However, the black sea fleet is still far from what it was during its heyday in the Soviet era, said one of the local officers, who did not want his name appeared in the newspaper: “the Fleet that can be called only with great reservation. Many of the ships in the port of Sevastopol — a pile of rusty metal,” he says.

Force in the Crimea is also strengthened

A large airfield Belbek near Sevastopol is now completely closed to civil aviation. It is reported that two military airfield with a size smaller, mothballed after the collapse of the Soviet Union, now once again accept aircraft.

According to news Agency Reuters, all specifies that Russia also intends to restore the range of Soviet radar stations on mountain tops of Crimea.

“These stations provide an ideal opportunity to observe the Black sea and the countries-NATO members nearby, such as Turkey, Bulgaria and Romania,” wrote Reuters last year.

A nuclear weapon hidden deep in the mountains

A more accurate idea of how much was militarized Crimea in Soviet times, it is possible to obtain approximately 15 km to the South from Sevastopol, in Balaklava, located in a picturesque black sea Bay.

Today in the sun-filled port where many moored yachts worth many millions, walk Russian tourists. But until 1990 the area was completely closed for foreigners and for Russians. Entry here required special permission.

Here, hidden deep in the mountain, is a system of canals, dry docks and workshops, reminiscent of something from a Jules Verne’s novel.

This database was created in the 1950-ies in order to hide the Soviet nuclear submarine, came here for repairs, and for use in case of a major war. All designs here have been strengthened to such an extent that the base could stand a direct nuclear attack of considerable magnitude.

In the early 1990s, the base was closed, and tours of it are today a popular pastime for tourists coming to the South coast of the Crimea.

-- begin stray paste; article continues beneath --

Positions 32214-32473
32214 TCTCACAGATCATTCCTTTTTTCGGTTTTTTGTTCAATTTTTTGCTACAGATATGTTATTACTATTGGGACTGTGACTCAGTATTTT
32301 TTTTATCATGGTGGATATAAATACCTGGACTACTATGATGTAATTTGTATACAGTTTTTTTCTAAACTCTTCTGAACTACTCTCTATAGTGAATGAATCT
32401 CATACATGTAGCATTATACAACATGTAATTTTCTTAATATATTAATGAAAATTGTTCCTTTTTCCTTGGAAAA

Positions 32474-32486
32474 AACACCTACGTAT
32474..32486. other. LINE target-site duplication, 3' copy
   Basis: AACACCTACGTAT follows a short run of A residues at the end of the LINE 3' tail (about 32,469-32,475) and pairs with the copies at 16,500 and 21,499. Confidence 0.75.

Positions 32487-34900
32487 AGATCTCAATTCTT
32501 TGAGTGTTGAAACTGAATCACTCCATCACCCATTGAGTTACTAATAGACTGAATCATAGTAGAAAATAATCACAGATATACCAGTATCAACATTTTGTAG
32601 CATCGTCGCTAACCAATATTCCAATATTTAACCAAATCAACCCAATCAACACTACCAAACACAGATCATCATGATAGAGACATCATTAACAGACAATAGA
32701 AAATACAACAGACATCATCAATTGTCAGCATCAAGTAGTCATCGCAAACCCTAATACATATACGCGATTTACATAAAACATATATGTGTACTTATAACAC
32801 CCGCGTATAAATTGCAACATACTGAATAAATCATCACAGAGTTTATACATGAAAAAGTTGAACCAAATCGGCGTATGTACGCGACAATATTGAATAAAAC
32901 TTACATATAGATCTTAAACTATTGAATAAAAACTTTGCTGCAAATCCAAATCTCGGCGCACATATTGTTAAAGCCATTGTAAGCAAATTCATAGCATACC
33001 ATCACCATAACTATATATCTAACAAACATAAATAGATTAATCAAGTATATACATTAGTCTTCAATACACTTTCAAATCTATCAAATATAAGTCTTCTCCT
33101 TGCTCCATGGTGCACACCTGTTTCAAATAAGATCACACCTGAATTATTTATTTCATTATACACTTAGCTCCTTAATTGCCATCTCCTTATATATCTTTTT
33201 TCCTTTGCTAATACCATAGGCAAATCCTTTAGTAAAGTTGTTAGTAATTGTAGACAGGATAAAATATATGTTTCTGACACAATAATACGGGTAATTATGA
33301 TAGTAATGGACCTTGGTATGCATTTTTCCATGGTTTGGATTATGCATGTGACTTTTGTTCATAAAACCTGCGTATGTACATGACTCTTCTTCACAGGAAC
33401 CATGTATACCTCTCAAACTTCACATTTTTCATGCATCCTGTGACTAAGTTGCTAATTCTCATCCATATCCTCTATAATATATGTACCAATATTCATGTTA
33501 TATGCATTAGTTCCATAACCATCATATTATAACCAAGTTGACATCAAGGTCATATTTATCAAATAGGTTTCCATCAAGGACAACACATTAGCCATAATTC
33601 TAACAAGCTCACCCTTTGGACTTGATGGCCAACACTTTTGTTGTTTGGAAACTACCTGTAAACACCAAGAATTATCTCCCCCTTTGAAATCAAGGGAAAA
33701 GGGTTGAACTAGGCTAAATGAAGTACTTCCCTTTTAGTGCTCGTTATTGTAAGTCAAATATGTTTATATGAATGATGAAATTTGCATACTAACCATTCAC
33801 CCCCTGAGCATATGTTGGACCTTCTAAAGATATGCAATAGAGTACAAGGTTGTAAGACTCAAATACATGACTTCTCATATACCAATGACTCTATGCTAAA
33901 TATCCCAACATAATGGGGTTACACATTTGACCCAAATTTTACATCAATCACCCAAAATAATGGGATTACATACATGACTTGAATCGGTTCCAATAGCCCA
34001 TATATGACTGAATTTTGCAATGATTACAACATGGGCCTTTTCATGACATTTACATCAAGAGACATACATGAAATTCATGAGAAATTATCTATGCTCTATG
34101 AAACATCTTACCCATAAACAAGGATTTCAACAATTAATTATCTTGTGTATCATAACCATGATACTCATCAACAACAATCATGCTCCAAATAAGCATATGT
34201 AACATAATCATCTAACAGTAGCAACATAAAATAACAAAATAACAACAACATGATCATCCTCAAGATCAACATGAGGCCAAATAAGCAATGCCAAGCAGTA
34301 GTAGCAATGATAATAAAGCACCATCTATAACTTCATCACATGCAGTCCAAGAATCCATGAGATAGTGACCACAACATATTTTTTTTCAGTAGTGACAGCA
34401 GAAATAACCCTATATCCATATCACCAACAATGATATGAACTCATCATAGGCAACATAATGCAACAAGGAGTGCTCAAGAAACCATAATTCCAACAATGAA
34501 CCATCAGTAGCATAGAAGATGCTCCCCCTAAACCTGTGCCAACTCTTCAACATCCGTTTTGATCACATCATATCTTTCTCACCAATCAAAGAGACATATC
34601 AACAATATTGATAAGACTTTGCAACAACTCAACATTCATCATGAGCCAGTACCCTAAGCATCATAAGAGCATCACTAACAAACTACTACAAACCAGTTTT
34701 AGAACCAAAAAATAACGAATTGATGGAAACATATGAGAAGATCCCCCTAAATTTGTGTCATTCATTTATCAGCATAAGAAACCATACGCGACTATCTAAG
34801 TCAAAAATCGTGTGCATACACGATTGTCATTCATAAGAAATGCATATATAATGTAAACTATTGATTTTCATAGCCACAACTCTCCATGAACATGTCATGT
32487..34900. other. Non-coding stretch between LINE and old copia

There are in the Crimea nuclear weapons now or not is unknown.

Russia said earlier that reserves the right to mix nuclear weapons throughout its territory. And although the annexation of the Crimea was recognized only a few of the closest allies of Russia, from Moscow’s point of view the Peninsula is as much a Russian as such is Kaliningrad on the Baltic sea.

According to some military sources in Crimea already placed a number of the latest Russian missile systems, which can be equipped with nuclear weapons.

The Ukrainian side observes the escalation of the arms rather nervously and warns that this escalation may have consequences not only for areas nearby.

“Created a very powerful striking force, and it poses a serious threat not only for Ukraine but for the whole black sea region”, — says Alexei Miller, Director, international security program, the analytical Razumkov center in Kiev.

He, in particular, specifies that the Russian forces in Crimea can operate with Russian-backed rebels in Eastern Ukraine. Kiev fears the creation of communication channels between the two territories.